Scientific Papers — Analyses

Data Repository

Data Repository for IUCN Red List Data used in Published Papers


Spatial and tabular data from The IUCN Red List are used in many analyses and the results published in scientific papers. Journals often require the datasets used for such papers to be made permanently available in a public repository. Hence this repository has been established for Red List datasets used in analyses and publications that are primarily lead by people associated with IUCN.

This repository meets the usual criteria required of such data repositories:

  • Ensure long-term persistence and preservation of datasets in their published form.
  • Provide stable persistent identifiers for submitted datasets (initially this will be a stable URL but a DOI will also be provided in the future).
  • The data are freely available for download and use under a CC-BY-NC license following the IUCN Red List Terms and Conditions of Use. Users need a free user account to access the downloads.
  • The data used in the analyses are published or have been accepted for publication on The IUCN Red List and will have been subject to review following the IUCN Red List Rules of Procedure.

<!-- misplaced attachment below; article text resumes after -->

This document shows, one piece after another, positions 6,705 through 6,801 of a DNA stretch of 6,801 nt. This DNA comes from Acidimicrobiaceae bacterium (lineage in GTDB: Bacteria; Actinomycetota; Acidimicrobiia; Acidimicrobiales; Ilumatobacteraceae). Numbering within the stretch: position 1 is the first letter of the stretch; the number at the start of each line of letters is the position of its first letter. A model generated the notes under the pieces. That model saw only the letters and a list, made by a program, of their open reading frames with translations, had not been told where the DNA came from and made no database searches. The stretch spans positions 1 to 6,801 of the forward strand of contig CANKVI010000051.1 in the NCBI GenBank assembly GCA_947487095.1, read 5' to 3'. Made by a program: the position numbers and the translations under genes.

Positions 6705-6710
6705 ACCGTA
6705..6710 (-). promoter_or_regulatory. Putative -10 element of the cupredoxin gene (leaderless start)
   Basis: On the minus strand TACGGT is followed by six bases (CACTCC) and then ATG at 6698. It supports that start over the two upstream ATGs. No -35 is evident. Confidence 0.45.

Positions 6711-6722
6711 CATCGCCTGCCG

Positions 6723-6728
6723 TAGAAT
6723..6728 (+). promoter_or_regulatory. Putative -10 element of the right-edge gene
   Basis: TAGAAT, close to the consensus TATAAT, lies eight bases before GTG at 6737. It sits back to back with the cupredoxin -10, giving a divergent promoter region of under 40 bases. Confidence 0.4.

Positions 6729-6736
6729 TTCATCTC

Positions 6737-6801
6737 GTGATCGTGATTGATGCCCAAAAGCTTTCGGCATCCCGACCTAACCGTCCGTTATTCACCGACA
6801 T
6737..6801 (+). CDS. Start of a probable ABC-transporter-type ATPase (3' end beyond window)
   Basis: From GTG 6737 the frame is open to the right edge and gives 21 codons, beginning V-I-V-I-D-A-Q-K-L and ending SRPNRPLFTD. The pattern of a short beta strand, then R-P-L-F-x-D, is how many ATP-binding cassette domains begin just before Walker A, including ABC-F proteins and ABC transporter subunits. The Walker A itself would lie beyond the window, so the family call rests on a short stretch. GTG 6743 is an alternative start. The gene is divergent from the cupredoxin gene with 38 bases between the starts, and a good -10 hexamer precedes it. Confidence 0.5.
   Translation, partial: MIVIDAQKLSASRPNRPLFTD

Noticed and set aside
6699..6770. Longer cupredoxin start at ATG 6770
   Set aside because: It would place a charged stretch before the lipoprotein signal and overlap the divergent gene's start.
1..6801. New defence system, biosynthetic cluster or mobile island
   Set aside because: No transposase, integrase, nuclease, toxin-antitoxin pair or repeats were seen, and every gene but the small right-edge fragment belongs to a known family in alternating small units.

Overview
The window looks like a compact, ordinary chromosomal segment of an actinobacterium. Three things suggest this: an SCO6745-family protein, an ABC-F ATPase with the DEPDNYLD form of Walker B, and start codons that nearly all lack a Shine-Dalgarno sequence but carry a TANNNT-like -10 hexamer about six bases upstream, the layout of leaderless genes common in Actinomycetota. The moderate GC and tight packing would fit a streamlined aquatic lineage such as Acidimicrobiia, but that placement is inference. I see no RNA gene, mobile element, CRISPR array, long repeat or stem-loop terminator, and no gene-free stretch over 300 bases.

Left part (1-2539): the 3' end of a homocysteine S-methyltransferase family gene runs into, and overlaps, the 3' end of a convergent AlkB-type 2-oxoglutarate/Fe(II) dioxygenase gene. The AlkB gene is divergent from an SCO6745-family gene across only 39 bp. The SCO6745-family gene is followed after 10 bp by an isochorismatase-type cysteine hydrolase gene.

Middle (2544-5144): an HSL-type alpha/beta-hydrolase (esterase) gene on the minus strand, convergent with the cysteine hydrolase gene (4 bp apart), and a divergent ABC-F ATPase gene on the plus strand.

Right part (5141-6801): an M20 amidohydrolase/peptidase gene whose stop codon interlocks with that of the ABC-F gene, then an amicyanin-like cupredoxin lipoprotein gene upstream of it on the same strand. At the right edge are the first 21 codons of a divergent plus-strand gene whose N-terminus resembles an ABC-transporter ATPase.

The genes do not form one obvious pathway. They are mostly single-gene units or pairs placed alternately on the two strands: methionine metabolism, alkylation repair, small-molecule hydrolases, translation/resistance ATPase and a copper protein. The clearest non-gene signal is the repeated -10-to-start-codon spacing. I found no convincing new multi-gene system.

1. Ongoing declines for the world's amphibians in the face of emerging threats


Primary article
Luedtke, J.A., Chanson, J., Neam, K., Hobin, L. et al. 2023. Ongoing declines for the world's amphibians in the face of emerging threats. Nature 622(7982): 308–314. DOI: 10.1038/s41586-023-06578-4.


Systematic assessments of species extinction risk at regular intervals are necessary for informing conservation action. Ongoing developments in taxonomy, threatening processes, and research further underscore the need for reassessment. The second Global Amphibian Assessment evaluates 8,011 species for The IUCN Red List and finds amphibians are the most threatened vertebrate class (40.7%). The updated Red List Index shows their status is deteriorating globally, particularly for salamanders and the Neotropics. Disease and habitat loss drove 91% of status deteriorations between 1980–2004. Ongoing and projected climate change effects are now of increasing concern, driving 39% of status deteriorations since 2004, followed by habitat loss (37%). While signs of species recoveries incentivise immediate conservation action, scaled-up investment is urgently needed to reverse current trends.


Usage notes
The dataset contains all of the tabular and spatial data analysed in Luedtke et al. 2023, Ongoing declines for the world's amphibians in the face of emerging threats. The Readme file contains a detailed explanation of each file and variable in the dataset. Information regarding the methods used for the analyses can be found in the associated paper referenced above.


Citation and data link 
Luedtke, J.A. et al. 2023. Ongoing declines for the world's amphibians in the face of emerging threats. The IUCN Red List of Threatened Species: Amphibian Dataset. GAA2 amphibians data [1.33 GB]

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